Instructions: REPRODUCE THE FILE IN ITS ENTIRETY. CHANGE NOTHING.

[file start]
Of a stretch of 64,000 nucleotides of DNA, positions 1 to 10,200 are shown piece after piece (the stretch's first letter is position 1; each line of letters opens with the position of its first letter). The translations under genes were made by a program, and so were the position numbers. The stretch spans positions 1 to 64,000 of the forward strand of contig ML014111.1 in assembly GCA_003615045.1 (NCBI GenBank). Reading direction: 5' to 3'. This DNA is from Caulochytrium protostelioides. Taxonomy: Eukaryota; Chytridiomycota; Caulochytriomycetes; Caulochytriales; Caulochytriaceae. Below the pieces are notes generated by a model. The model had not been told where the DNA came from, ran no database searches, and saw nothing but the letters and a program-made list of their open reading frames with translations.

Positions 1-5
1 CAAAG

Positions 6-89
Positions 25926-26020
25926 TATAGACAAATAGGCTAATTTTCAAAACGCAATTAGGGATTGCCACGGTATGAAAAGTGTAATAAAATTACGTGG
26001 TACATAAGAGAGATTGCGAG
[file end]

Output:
Of a stretch of 64,000 nucleotides of DNA, positions 1 to 10,200 are shown piece after piece (the stretch's first letter is position 1; each line of letters opens with the position of its first letter). The translations under genes were made by a program, and so were the position numbers. The stretch spans positions 1 to 64,000 of the forward strand of contig ML014111.1 in assembly GCA_003615045.1 (NCBI GenBank). Reading direction: 5' to 3'. This DNA is from Caulochytrium protostelioides. Taxonomy: Eukaryota; Chytridiomycota; Caulochytriomycetes; Caulochytriales; Caulochytriaceae. Below the pieces are notes generated by a model. The model had not been told where the DNA came from, ran no database searches, and saw nothing but the letters and a program-made list of their open reading frames with translations.

Positions 1-5
1 CAAAG

Positions 6-89
Positions 25926-26020
25926 TATAGACAAATAGGCTAATTTTCAAAACGCAATTAGGGATTGCCACGGTATGAAAAGTGTAATAAAATTACGTGG
26001 TACATAAGAGAGATTGCGAG